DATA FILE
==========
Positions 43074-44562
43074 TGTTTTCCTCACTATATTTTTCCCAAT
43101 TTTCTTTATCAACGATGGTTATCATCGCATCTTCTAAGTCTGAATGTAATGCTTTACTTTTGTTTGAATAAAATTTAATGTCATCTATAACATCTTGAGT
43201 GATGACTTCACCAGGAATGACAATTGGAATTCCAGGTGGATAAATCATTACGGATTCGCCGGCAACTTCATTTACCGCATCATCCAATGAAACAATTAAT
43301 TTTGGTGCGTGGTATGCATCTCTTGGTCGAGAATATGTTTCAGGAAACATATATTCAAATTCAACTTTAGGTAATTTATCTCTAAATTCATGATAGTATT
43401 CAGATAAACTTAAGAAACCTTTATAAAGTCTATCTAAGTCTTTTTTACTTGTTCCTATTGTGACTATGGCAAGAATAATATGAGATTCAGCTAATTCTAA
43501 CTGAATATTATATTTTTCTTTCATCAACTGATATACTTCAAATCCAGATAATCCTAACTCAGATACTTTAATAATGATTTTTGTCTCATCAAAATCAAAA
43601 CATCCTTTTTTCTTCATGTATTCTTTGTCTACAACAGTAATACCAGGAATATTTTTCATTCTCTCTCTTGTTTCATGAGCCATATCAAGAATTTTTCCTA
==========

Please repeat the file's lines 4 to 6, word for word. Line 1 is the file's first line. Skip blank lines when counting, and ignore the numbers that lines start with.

43201 GATGACTTCACCAGGAATGACAATTGGAATTCCAGGTGGATAAATCATTACGGATTCGCCGGCAACTTCATTTACCGCATCATCCAATGAAACAATTAAT
43301 TTTGGTGCGTGGTATGCATCTCTTGGTCGAGAATATGTTTCAGGAAACATATATTCAAATTCAACTTTAGGTAATTTATCTCTAAATTCATGATAGTATT
43401 CAGATAAACTTAAGAAACCTTTATAAAGTCTATCTAAGTCTTTTTTACTTGTTCCTATTGTGACTATGGCAAGAATAATATGAGATTCAGCTAATTCTAA